Don’t Let Congress Give Your Money to Monsanto!
Remember the Monsanto Protection Act? Well, Monsanto’s minions in Congress have a new one for you: The Monsanto Promotion Act.
Now that the IRS has filled the government’s coffers, Congress gets to decide how to spend your hard-earned money.
TAKE ACTION! Ask your Member of Congress and Senators to remove the Monsanto Promotion Act. Tell them you don’t want your taxes to be spent on corporate welfare or industry propaganda, especially not to promote Monsanto’s GMOs!
The U.S. House Agriculture Appropriations Subcommittee has decided that:
$3,000,000 shall be used by the Commissioner of Food and Drugs, in coordination with the Secretary of Agriculture, for consumer outreach to promote understanding and acceptance of agricultural biotechnology and biotechnology-derived food products and animal feed, including through publication and distribution of science-based educational information on the environmental, nutritional, food safety, economic, and humanitarian benefits of such biotechnology, food products, and feed.
Wow, with legislation as crazy as this, it’s hard to know where to start.
We’re going to take $3 million out of taxpayers’ pockets to promote the products of an industry awash in profits it makes from poisoning our food, soils and water, and contributing the lion’s share of greenhouse gases to our overheated planet?
$3 million? In an age where fights over the budget deficit regularly bring the government to the brink of shut-down and loan defaults? In a country where 41.8 million Americans live in food-insecure households and more than 500,000 are homeless?
$3 million to market Monsanto’s products, when our country’s crumbling infrastructure is hurting U.S. competitiveness and our decaying school buildings are affecting our children’s ability to learn?
In 2015, big food, farm and biotechnology companies and trade associations working to prevent labeling of food containing genetically engineered ingredients spent $101.4 million just lobbying Congress. The U.S. prepared foods industry spends $1.68 billion on advertising each year.
These corporations don’t need our money, they’ve got plenty of their own. And since when is the U.S. government in the business of providing free public relations services to highly profitable corporations?
Most Americans believe GMO foods and the chemicals used to grow them are unsafe. Not an unreasonable assumption, given that GMOs aren’t safety tested and 99.7 percent of the GMOs grown in the world today are engineered to either absorb an herbicide (like Monsanto’s Roundup with the active ingredient glyphosate, a probable carcinogen) or produce an insecticide.
Maybe Congress should appropriate $3 million to actually investigate the safety of the GMOs we’re already eating?
We know of no other program like this designed to convince skeptical consumers that any particular technology is safe. The government doesn’t do this for fracking or nuclear power or cell phones. There’s no reason to do it for GMOs.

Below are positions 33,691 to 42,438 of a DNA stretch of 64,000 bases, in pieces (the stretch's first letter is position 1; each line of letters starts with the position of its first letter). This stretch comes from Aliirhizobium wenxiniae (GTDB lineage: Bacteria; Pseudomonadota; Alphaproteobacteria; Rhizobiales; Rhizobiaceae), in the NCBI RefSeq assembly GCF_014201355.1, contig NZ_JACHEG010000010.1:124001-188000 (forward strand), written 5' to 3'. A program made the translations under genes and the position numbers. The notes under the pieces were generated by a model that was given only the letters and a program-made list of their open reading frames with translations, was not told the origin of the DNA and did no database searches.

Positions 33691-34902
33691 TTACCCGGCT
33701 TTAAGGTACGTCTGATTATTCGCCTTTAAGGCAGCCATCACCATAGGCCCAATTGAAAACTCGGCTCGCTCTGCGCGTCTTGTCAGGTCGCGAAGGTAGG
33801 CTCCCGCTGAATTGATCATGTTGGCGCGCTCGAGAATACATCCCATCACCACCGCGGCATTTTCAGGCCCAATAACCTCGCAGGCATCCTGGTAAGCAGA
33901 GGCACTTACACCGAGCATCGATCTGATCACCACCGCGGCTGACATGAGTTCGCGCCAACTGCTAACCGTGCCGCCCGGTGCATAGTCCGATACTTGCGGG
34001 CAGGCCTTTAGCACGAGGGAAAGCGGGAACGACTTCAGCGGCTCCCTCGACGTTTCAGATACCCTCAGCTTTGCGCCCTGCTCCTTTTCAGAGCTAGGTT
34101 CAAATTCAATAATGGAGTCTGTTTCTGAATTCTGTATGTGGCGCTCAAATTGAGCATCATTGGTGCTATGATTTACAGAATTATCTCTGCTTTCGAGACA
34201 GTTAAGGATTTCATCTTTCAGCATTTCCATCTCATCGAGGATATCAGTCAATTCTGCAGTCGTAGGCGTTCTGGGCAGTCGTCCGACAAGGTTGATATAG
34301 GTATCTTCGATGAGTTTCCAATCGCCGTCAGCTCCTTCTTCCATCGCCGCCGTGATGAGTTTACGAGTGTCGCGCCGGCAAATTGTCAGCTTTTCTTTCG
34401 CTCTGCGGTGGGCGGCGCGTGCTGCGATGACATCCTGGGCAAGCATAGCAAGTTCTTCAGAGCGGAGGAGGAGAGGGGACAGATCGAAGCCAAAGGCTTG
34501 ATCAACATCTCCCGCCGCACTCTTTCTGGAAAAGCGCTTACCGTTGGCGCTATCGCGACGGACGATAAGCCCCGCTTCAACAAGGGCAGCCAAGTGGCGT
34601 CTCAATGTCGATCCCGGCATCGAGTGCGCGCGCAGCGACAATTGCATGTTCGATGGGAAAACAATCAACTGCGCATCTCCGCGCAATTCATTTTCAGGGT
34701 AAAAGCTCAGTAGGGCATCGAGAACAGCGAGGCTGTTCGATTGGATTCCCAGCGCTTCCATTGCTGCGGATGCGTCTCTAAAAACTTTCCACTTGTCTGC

There are risks and downsides to nearly all technologies no matter how beneficial. To publish and distribute information only on the benefits of something isn’t very scientific. It’s biased and misleading.
As for “the environmental, nutritional, food safety, economic, and humanitarian benefits of … biotechnology,” this is the most galling of all the proposed reasons for this $3 million-giveaway to Monsanto. Most of the so-called “benefits” of Monsanto’s GMO crops have long been debunked.
Monsanto says that GMOs benefit the environment by reducing pesticide use. But even the most biased industry-backed studies admit that the only reductions are in insecticide sprays from the adoption of genetically engineered plants that produce their own insecticides (this doesn’t decrease consumer exposure) and that the use of herbicides has gone up. U.S. government data confirms that GMOs have increased pesticide use overall.
While a few nutritionally-enhanced GMOs like Golden Rice have been in development for more than a decade, none have been commercialized or proven to increase nutrition or improve health or food insecurity. The problem of hunger isn’t that we can’t produce enough nutritious food for everyone to eat without biotechnology. The problem is that we waste and fail to equitably distribute the food we have. But, there’s plenty of evidence that agroecology (organic and regenerative agriculture) can create food security by increasing the yields of small-scale farmers and making farming more resilient in the face of climate change.
The “Monsanto Promotion Act” is nothing more than a propaganda campaign waged by the U.S. government, on behalf of the biotech industry, and paid for by you.
TAKE ACTION! Ask your Member of Congress and Senators to remove the Monsanto Promotion Act. Let them know that you don’t want your taxes to be spent on corporate welfare or industry propaganda, especially not to promote Monsanto’s GMOs!